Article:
Thursday, 29 October 2009

H.-J. Kraus on Biblical scholarship and theology

There has been a brief exchange on Jim West's Biblical-Studies List on the value of a "secular" Biblical scholarship, in contrast to ... something else (it is not clear what). I may post the elements of the exchange between myself and another (who, out of respect for Jim's rules, will remain anonymous). The initiator of the movement has a blog: Jim's Thinking Shop & Tea Room (which has some very amusing content; I also happen to think his project could produce some fruitful dialogue, and so welcome it). Until then, here is a fitting quote H.-J. Kraus:
Es ist erschreckend, wie stark der historisch-verobjektivierende Distanzierungseffekt einer der Phänomene registrierenden ‘Theologie’ die alttestamentlicheWissenschaft isoliert und sie im Gefüge theologischer Forschungs- und Lehrinstitutionen zu einer unwirksamen historischen Disziplin prägt. Diese Bemerkung sei verstanden als ein weiterer Beitrag zu der von B.S. Childs und R.E. Clements ins Gespräch geworfenen Behauptung einer Krise der Biblischen Theologie [*].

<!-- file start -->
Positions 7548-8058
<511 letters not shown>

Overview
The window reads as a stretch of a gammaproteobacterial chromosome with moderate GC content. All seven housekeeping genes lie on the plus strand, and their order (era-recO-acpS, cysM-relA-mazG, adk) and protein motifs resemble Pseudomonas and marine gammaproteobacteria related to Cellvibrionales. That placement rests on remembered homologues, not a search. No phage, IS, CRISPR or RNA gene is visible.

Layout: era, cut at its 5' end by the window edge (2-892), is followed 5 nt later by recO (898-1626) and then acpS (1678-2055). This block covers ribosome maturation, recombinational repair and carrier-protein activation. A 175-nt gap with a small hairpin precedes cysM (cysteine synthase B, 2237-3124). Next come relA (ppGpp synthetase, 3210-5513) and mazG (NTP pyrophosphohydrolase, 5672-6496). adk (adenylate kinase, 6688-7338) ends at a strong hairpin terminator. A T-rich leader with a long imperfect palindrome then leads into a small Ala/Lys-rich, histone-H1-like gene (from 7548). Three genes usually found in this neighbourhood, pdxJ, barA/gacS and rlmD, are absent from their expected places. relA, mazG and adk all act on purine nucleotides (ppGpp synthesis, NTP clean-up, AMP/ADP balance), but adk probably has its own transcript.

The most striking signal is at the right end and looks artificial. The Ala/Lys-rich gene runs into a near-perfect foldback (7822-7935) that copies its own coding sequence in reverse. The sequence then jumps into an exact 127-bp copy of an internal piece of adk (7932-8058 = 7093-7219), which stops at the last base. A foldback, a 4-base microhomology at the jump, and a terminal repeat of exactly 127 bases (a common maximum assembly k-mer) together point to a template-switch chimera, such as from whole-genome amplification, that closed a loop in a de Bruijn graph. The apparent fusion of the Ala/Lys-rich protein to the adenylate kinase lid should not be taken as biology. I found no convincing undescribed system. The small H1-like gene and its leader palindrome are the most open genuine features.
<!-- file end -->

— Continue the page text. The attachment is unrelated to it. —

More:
I should add that Kraus was one of the few Old Testament scholars who managed to hold a chair in Old Testament and Systematic Theology at the same time. Kudos. Something to emulate. There is a fascinating seminar going on at the University of Bonn at the moment on the (possible) relationship(s) between Old Testament scholarship and Systematic Theology. Though Bonn currently has both feet firmly in the tradition of consensus German critical scholarship (as did Kraus), Prof. Graupner (who did his PhD on the "theology of E," I believe) stated: "Der Alttestamentler ist zuerst immer ein Historiker. Zu einem Theologen wird er durch den Gegenstand." A bit naive, perhaps, but better than some of the other proposals out there.

[*]Kraus, Geschichteウ, 559, cf. 557.

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